Chancellor Jeremy Hunt gives the magic technology tree a shake

During her ill-fated 2017 general election campaign, prime minister Theresa May told an audience of voters on the BBC that there was no “magic money tree that we can shake to get everything we want”.

After the Spring Budget this week, it seems the government has moved to another orchard. Welcome, everyone, to the magic technology tree.

Chancellor Jeremy Hunt has predicated a future of strict public sector spending controls on delivering £36bn of savings over the next five years through a “productivity plan” that depends almost entirely on the ability of technology to make government more efficient and hence cheaper to run.

Presumably, Hunt’s confidence in this plan comes from Whitehall’s long track record of *coughs* successfully overhauling the way it works thanks to digital transformation.

The vast majority of those productivity benefits are expected to come from the NHS – £34bn of them, to be precise, through a doubling of spend in digital healthcare thanks to an extra £3.4bn announced in the Budget. Yes, you read that right – that’s an estimated 10 to one return on investment (ROI) ratio.

Surely boardrooms everywhere will now be asking their IT leaders why they aren’t delivering that level of benefits?

Of course, as a former secretary of state for health, Hunt has solid experience to draw on. Remember, for example, when in 2013 he gave £4.2bn to fund a promise of a “paperless NHS” by 2018.

Perhaps he subsequently missed the moment in 2018 when his successor Matt Hancock announced he wanted to ban fax machines in the NHS – of which there remained 8,000 at the time.

Nonetheless, it would be churlish not to acknowledge that digital transformation has delivered genuine benefits to government – of course it has, as it does for most businesses in the private sector. You’d have to be pretty bad to not get any benefits from digital transformation.

But government experience over the past decade shows there are no guarantees, and plenty of ways it can go wrong.

Back in 2015, then chancellor George Osborne gave the Government Digital Service (GDS) its biggest budget boost – £450m, in return for promised savings of £3.5bn over the course of the upcoming parliament.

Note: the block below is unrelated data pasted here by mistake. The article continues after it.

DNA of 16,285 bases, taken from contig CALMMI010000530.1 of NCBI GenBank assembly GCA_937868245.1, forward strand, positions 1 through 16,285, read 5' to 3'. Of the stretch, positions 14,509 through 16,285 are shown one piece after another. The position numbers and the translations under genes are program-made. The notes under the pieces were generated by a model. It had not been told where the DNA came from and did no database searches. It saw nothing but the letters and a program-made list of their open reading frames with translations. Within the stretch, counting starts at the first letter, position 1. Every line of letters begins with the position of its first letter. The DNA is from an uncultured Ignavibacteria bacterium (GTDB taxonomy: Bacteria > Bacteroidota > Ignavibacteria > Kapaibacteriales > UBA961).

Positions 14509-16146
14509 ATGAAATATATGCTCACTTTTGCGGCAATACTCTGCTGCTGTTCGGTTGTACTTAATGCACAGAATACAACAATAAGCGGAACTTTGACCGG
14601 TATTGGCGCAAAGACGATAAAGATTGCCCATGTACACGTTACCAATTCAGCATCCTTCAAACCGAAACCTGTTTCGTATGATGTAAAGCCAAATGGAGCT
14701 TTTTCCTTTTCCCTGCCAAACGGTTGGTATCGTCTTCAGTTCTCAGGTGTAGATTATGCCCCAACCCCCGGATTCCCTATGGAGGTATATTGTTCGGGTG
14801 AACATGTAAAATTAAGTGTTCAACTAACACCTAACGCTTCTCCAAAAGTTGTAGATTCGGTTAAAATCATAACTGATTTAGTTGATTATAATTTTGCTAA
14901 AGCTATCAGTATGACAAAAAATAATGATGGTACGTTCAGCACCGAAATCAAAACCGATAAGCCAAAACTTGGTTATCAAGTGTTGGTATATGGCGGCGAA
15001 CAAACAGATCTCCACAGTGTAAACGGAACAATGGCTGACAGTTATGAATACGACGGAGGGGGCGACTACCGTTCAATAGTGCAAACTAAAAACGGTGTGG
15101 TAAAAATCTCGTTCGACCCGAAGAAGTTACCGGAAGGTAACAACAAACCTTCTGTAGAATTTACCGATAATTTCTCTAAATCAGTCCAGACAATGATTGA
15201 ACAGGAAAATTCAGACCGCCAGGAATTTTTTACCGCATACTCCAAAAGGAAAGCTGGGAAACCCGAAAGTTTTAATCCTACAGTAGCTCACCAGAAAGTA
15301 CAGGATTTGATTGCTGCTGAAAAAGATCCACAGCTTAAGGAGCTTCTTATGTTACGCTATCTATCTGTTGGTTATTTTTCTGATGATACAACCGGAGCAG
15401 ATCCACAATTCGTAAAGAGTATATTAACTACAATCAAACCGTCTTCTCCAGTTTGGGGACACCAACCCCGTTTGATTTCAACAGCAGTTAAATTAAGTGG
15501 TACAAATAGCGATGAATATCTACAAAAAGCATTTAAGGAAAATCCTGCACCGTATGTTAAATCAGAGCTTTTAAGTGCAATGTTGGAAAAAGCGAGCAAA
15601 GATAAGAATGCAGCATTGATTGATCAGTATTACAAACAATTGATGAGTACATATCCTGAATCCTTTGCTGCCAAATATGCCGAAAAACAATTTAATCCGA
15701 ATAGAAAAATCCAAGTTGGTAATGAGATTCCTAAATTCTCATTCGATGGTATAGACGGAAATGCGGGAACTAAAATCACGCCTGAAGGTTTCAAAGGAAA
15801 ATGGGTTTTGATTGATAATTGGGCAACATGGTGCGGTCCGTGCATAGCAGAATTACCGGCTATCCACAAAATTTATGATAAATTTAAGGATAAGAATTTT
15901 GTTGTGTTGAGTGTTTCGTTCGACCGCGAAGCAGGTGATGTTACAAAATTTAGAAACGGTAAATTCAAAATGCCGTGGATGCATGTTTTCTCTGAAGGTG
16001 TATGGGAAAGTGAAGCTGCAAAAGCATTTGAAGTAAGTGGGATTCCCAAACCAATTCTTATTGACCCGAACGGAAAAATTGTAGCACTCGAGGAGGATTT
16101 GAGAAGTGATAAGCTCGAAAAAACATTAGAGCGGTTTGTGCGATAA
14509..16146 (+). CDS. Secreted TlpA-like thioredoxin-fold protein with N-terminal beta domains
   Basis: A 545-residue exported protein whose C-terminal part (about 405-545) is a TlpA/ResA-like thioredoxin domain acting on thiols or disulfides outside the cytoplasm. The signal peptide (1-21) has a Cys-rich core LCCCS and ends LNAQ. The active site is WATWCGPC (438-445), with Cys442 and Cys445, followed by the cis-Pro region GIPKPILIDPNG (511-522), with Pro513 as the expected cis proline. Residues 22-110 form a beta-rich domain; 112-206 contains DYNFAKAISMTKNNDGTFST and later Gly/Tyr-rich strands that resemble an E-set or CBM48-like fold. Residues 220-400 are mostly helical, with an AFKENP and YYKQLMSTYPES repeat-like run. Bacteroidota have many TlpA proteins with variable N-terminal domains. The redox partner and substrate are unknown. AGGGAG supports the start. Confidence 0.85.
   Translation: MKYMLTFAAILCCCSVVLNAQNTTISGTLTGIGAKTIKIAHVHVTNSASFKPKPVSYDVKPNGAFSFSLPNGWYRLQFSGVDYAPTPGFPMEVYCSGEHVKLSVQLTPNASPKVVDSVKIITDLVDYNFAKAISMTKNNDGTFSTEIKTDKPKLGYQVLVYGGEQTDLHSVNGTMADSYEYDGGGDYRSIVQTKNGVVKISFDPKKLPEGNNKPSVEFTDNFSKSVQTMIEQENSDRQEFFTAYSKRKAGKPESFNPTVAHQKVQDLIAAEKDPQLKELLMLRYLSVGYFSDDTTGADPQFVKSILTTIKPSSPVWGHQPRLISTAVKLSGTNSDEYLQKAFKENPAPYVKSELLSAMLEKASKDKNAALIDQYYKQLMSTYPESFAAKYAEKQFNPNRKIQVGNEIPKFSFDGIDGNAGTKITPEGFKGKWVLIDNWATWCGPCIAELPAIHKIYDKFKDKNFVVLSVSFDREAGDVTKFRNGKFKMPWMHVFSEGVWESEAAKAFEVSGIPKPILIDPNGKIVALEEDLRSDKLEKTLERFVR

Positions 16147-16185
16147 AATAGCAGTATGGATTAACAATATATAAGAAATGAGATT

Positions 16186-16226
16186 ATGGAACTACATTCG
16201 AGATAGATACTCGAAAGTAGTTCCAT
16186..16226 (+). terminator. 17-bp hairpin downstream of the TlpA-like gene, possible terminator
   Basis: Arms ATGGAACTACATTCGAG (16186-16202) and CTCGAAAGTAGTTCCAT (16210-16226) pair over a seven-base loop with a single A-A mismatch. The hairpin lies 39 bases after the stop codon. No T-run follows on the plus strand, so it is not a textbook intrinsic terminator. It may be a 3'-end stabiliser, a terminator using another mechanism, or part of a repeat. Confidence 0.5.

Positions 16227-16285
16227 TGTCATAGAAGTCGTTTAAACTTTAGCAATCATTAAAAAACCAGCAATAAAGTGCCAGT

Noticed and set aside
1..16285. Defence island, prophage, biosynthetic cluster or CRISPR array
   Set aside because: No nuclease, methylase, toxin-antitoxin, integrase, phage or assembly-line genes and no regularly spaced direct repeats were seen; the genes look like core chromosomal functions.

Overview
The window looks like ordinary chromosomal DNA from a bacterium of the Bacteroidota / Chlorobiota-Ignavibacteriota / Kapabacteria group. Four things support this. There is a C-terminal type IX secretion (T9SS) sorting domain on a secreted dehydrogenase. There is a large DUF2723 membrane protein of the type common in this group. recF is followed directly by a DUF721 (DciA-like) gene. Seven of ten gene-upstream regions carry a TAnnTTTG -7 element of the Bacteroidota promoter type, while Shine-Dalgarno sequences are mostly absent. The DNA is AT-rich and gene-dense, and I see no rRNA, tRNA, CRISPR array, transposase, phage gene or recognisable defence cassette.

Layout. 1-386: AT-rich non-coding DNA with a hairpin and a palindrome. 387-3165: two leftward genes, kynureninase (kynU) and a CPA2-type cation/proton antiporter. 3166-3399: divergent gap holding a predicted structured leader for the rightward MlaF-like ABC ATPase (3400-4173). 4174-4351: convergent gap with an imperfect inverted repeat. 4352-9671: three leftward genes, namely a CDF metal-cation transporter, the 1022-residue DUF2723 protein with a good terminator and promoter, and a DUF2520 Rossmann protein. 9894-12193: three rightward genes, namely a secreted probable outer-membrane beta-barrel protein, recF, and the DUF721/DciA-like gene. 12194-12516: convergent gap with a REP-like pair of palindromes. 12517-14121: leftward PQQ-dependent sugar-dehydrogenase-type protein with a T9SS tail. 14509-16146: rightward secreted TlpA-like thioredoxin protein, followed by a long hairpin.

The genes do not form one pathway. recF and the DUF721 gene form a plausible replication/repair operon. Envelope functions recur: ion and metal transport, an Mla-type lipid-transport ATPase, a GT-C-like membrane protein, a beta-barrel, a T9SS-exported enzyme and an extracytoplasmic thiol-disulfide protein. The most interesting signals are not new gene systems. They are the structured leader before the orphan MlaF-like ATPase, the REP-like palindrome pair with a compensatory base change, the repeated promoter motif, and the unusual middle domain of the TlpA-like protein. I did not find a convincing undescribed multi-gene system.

That cash was used to develop three core programmes – common technology services (CTS), government-as-a-platform (GaaP) and Verify.

The GaaP programme led to some excellent and well-used services such as Pay and Notify. It also led to a few things that didn’t go so well – but overall, it did its bit to contribute to the expected savings.

The original head of CTS, Iain Patterson, quit in 2017. That programme spawned a few projects that are still around – common Wi-Fi across Whitehall offices, for example, and the Crown Hosting Service. But you won’t hear anyone citing CTS as a grand example of cross-government transformation.

And Verify? Well, after spending some £250m on technology that didn’t really work, that died an ignominious death last year, while a further £400m is being spent on its replacement (which is itself meant to save £700m over the next three years – a rather more realistic ROI ratio).

The GDS projects above are just a small set of examples – there are plenty of disastrous digital government projects that regular Computer Weekly readers will be familiar with, and plenty of decent digital services introduced by departments too.

So, you see? This digital transformation stuff is hard. It’s not a magic tree you can shake at will.

As many experts in the field will tell you – all the government is doing is trying to apply digital magic to largely 20th century processes, rather than using the opportunities of technology to transform the way Whitehall works in the hope of delivering a truly radical improvement. But that’s not the sort of thing you’re going to do in a general election year.

But lo – behold there is a whole new branch of the magic technology tree now. Artificial intelligence (AI) is going to do it all! Deputy prime minister Oliver Dowden last year launched i.AI, billed as an internal incubator for using AI to improve productivity and cut costs across government. Dowden said AI is the “closest thing you have to a silver bullet in terms of driving efficiency for the taxpayer”.

(Let’s pause while IT professionals stop laughing at that last quote).

Yes – you no longer need to worry. AI will save us. The best thing you can observe about that right now is that government can say it has definitely not yet had any major, costly disasters with AI projects.

Projects based on algorithms, however – A-level exam marking algorithms during the pandemic, “racist” Home Office visa algorithms, to name just a couple – now those, we know to be worried about. But this is AI – no problems there, right…?

It is far, far better to have a government that recognises the transformational possibilities of technology, than one that does not. But there is no magic technology tree – just the brutal impact of reality. Much of those promised £36bn in public sector productivity savings will, inevitably, have to be found from somewhere else. But that’s another government’s problem.

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